5. First American Music Impressions
TANIA LEÓN: When I first came here, a clarinetist from the Conservatory gave me an LP of Art Tatum. And I flipped out. I said, what is this? What kind of a pianist is this? I mean, where is this man? I just flipped out. And I didn’t know anything about jazz, I didn’t know anything about American music, you know, and the most I had heard of American music was Rhapsody in Blue, and some clips of West Side Story.
FRANK J. OTERI: Wow.
TANIA LEÓN: So I didn’t know anything, you know?
FRANK J. OTERI: And West Side Story was an attempt to incorporate Latin musical rhythms.
|“…the piano is in my head…”
RealAudio sound clip
Sound sample – TANIA LEÓN: from Rituál
Performed by Clemens Leske – piano
(from the CD Tania León: Indígena, CRI 662)
TANIA LEÓN: Well, there were clips of that on Cuban television, you know, showing what Bernstein had done, and the most I knew and the most I remembered was the song Maria. You know? So that’s how I arrived here. So for me to hear Art Tatum for the first time, it was like, my God, I don’t know anything about music, you see? So therefore, I mean, that’s how I actually immersed myself not only in rhythm and blues, you know, and blues, and jazz, from classic jazz to progressive jazz, and growing up in a way in Harlem with the Dance Theater of Harlem hearing all different kinds of music. That’s how I started to understand the diaspora possibilities, the cultural movement that we’re all alive and kicking, you know, in one nation. And, you know, even country music, rap, I mean, anything, for me has been amazing.
FRANK J. OTERI: Now, you came here in the late ’60’s…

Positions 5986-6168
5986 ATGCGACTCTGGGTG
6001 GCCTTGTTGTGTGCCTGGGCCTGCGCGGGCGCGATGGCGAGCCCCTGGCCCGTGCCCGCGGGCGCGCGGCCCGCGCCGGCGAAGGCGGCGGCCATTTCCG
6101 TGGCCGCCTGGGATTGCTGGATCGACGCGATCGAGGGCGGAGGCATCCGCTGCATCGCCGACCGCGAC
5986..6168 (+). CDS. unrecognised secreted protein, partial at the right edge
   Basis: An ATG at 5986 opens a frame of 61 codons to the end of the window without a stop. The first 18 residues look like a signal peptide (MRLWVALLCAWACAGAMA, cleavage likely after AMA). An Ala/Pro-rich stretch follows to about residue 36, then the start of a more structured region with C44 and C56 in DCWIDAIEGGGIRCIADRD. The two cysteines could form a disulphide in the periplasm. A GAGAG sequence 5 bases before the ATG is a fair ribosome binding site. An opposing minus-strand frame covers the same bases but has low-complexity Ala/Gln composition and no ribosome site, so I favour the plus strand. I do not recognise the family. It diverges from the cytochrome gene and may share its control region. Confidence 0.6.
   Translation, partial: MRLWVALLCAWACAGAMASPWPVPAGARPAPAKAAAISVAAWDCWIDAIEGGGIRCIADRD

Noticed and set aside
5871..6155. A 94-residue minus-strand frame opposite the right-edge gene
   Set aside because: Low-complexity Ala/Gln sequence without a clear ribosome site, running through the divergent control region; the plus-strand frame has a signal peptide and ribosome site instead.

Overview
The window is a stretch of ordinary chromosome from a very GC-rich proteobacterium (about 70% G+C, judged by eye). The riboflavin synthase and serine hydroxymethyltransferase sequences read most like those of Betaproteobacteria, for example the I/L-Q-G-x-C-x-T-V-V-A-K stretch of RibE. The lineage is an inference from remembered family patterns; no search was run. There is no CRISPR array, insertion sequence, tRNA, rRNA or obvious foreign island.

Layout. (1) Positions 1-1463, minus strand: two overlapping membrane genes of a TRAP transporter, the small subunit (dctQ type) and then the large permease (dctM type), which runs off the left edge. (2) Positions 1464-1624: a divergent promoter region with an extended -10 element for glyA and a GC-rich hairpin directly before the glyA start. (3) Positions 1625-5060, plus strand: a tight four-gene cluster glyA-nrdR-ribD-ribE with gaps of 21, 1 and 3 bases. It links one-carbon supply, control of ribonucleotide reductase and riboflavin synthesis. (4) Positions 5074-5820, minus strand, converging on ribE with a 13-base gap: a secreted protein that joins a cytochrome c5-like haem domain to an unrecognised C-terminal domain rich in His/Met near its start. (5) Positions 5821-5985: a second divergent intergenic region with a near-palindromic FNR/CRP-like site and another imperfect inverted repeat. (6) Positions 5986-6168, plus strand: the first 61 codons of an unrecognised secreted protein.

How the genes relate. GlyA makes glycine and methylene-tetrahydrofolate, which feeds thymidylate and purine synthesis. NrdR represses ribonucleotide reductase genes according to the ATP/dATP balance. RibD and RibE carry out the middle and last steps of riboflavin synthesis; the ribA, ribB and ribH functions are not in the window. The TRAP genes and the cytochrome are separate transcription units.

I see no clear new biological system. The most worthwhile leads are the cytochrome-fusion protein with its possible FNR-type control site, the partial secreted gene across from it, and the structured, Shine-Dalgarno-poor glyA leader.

TANIA LEÓN: 1967.
FRANK J. OTERI: …which was a great time in rock music as well in America. This was a time when rock n’ roll became rock and became more experimental. . .the whole psychedelic movement. There were rock groups that were doing extended improvisation.
TANIA LEÓN: Everything. Yes.
FRANK J. OTERI: In San Francisco, groups like the Grateful Dead were playing for half an hour, and groups like the Velvet Underground in New York were experimenting with feedback and different sonorities, having a viola in a rock group. It was…
TANIA LEÓN: It was tremendous! I remember the Moody Blues, I remember, you know, I mean, for example, going downtown to learn Agon you know. We’d been coached by Balanchine…
FRANK J. OTERI: Oh, the Stravinsky ballet.
TANIA LEÓN: For me it was not so much the Stravinsky ballet, it was Agon. [laughs] You know what I mean? And Stravinsky was alive, you know, I mean, this whole thing was happening, and then you go uptown and you work with Coleridge Taylor Perkinson, you know, Marcos Nobre was coming into the country to stage a new percussion score with Dance Theater of Harlem, I mean, Marcos Nobre is from Brazil. You know, so therefore, I mean, it was a coalition of information that was amazing. I just didn’t know whether to look right or left, you know, because it was just a lot at the same time.